We are optimistic as we head back to the pitlane to get the lap time. But this time, the news is a bit disappointing. The TT is slower than the S6 by three-tenths of a second. Once again, we part ways with Aditya, and promise to meet him in a few days’ time at the Buddh International Circuit in Greater Noida.
We’re back on the road, and aimed for Bangalore. I’ve chosen to be at the wheel of the TT for the 360km drive. On the highway, this car is a rambunctious companion. Its suspension is lively, but far from uncomfortable, even on a long drive like this. I’ll admit that around late afternoon, I start to stare longingly at the S6, wanting to wallow in its sofa-like comfort. As we stop for photography, I sneak into the S6 and melt at the soothing comfort of its cabin. But strangely enough, I soon find myself longing for the TT, its relative weightlessness, its forthright steering and the wonderful cohesion of its turn-in. So, at the next stop, I quickly sneak back into the TT and stay put for the day.
Somewhere near Electronic City, 7:30pm
I used to think that Mumbai rush hour was Hell on Earth. After experiencing Bangalore’s traffic at rush hour, I stand corrected. Our endeavour to get to our hotel this millennium is being sabotaged by stop lights, traffic queues, unfathomable flyovers; and finally, when we get onto the service lane, there are speed breakers the size of gas cylinders (I exaggerate slightly). We crab over the bumps with utmost care. I can see that the S6 up ahead has plenty of clearance to just drive over, and the TT makes it cleanly over them as well. The RS7’s long wheelbase requires some extra care, though. At the hotel, as I step out of the TT, I am a bit sore, but surprised that the TT has actually grown on me, and that despite its sporty setup, it is so much more liveable than I would have expected.
Nelamangala Toll Plaza, 8:00am
Tricked by Google, we meander through the heart of Bangalore to get to our escape route — the superb four-lane highway to Mumbai. The sign says we’ve got 1000km ahead, but the smooth four-lane toll road promises to make it hassle-free. By and large, the traffic is light and the road surface is fantastic. It’s smooth going all the way to Mumbai, which is where I sign off and hand over my slot to Nikhil.
Following some days off for R-and-R, we start on the third and final leg of the Tri-Circuit Challenge that will take us to the magnificent Buddh International Circuit in Greater Noida. Thankfully, the route out of Mumbai includes roads I’m very familiar with. We drive past the glorious Chhatrapati Shivaji Terminus, turn on to the sea link and exit the metropolis on NH8. Short and surprisingly traffic-free as the ice-breaking drive has been, it’s helped me reacquaint myself with the TT’s compactness, the S6’s pace and the RS7’s all-round brutality. Quickly enough, I’m at home in the cars.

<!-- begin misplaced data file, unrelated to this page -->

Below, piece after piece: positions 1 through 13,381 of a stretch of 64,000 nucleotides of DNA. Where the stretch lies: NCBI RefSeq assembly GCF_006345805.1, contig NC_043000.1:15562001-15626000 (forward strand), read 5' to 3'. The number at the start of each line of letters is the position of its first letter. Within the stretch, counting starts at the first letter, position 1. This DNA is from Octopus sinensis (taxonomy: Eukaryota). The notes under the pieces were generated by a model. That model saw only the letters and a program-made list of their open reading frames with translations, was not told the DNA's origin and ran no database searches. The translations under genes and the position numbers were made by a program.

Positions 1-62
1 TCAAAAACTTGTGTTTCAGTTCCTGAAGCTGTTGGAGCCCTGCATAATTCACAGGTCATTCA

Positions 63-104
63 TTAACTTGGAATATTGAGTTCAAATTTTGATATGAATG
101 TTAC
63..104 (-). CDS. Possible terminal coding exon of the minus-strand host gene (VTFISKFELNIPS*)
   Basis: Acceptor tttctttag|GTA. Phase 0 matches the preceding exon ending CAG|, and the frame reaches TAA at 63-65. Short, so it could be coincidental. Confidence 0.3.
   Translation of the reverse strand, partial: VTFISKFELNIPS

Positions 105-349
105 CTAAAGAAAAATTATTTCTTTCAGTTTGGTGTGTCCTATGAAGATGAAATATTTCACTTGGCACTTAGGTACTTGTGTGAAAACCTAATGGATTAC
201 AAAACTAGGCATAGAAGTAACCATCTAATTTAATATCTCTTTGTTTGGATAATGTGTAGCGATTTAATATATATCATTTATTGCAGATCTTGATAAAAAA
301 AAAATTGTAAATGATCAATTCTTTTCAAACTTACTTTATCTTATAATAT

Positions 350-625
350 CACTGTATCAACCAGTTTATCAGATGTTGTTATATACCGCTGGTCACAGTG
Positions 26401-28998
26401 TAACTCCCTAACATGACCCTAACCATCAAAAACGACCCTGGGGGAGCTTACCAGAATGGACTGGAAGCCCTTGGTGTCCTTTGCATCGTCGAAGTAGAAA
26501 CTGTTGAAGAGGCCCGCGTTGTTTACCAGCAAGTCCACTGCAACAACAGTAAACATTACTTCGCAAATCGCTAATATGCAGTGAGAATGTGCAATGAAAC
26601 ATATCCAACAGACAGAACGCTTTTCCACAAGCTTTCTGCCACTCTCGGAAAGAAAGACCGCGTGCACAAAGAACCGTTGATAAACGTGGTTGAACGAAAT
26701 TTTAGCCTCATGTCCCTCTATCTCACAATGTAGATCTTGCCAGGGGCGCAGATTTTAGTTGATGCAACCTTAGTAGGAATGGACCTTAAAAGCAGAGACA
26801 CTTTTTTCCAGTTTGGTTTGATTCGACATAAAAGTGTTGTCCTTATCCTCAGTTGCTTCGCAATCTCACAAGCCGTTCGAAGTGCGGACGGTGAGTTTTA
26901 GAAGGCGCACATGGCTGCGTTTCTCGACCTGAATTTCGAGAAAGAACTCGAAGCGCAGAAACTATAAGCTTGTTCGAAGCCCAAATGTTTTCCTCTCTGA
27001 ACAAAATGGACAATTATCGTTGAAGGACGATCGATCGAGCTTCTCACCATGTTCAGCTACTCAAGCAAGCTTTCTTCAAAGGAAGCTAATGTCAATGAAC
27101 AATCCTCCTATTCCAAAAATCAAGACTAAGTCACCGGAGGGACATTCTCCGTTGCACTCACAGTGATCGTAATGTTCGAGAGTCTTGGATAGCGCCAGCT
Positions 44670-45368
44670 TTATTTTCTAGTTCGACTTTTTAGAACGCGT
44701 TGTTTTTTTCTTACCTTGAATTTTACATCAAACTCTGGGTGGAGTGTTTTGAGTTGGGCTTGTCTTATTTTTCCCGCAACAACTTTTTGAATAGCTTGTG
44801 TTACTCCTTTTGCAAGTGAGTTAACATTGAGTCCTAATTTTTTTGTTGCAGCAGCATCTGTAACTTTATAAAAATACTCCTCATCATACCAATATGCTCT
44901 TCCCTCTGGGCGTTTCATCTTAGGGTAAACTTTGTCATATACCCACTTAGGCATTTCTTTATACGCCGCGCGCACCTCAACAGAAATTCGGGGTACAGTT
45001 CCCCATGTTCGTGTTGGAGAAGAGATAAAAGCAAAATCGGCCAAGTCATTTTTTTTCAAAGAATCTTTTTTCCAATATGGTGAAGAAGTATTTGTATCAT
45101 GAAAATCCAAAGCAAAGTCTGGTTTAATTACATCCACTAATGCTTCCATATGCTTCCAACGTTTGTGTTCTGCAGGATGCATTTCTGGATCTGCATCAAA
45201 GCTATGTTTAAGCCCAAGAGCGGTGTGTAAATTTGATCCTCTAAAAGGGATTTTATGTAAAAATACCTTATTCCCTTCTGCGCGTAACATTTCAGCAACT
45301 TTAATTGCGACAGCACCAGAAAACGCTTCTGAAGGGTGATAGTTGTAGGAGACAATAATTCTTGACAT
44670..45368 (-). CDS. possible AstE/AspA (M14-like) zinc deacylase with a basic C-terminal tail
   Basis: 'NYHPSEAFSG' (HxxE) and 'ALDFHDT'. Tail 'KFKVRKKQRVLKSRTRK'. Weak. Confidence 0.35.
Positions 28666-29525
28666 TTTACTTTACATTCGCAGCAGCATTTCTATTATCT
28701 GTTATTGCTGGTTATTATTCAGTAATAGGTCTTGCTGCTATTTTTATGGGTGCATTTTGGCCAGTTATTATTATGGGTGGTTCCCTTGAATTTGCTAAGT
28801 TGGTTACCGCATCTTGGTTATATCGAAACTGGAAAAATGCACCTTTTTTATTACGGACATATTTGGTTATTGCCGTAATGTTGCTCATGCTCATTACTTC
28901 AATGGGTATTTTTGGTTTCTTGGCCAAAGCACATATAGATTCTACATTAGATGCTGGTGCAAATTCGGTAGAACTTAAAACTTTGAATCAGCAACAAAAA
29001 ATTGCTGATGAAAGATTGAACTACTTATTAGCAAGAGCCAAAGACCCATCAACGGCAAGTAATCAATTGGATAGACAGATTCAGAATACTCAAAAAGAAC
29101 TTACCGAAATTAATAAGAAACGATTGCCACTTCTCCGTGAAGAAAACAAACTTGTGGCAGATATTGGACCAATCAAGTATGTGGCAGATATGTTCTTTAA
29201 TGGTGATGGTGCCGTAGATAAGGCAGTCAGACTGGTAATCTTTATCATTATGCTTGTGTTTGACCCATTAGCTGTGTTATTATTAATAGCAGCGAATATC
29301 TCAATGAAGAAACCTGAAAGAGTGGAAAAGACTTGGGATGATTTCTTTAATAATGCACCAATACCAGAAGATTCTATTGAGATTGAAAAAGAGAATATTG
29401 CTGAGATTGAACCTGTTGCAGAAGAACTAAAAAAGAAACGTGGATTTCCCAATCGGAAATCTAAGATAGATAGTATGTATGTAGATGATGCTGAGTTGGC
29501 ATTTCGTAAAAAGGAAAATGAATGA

It’s at our halt for breakfast for the famed Parsi dish akuri on the outskirts of Mumbai that we democratically decide who drives what for the day’s journey to Udaipur. In a break from the norm, no one’s complaining! We do, after all, have three rather fine Audis with us. I’ve got the S6 and I know the 700-odd-km drive ahead is going to be great fun.
Given that we’ve routinely stopped for photography enroute, we’ve made good progress since day break. The roads are largely good, allowing us to maintain a good clip throughout. Silly banter keeps us entertained on the less special sections of the highway. But as we turn on to the NE1 at Vadodara, there’s complete radio silence! I’m guessing, like me, Rahul and Santosh are tempted to put pedal to the metal and blast off towards the horizon. You see, this road actually looks like a 100km-long drag strip. It’s perfectly surfaced, arrow straight and, at least today, not very busy. But better sense prevails and we take it easy. We will, after all, have the trio of Audis all to ourselves in the safe confines of the Buddh International Circuit in two days. The thought keeps us on our best behaviour. And it shows. We’ve got remarkable fuel economy since the morning. The TT has returned 11.2kpl, the S6 10.1kpl and the RS7 9.4 kpl! I no longer doubt the rest of the crew’s tales of the cars’ relative frugality on the earlier legs.
The journey from Ahmedabad to Udaipur has been a mix of good and bad. First, the bad bit. In sharp contrast to the roads that lead us into Ahmedabad, the way out is a big disappointment. It’s a dual carriageway with lots of cars, bikes, tractors and tempos fighting for space with the overloaded trucks that seemingly reign supreme here. Luckily for us, it takes just a small prod on the Audis’ respective throttle pedals to fill in the gaps and keep up the pace.
But 100km out of Udaipur, things take a turn for the better, quite literally. The smooth road transforms into a delightful mix of twists and sweeping corners. It’s on this stretch that I realise that the S6 may be the Incredible Hulk in a business suit, but it can do the tango rather well too! Amazing. But while we’re revelling at the wheel, the weather gods decide to spoil our party with some heavy rain. I think they’ve forgotten these cars have quattro all-wheel drive. If anything, the rain only adds to the excitement during the last bit of the day’s driving.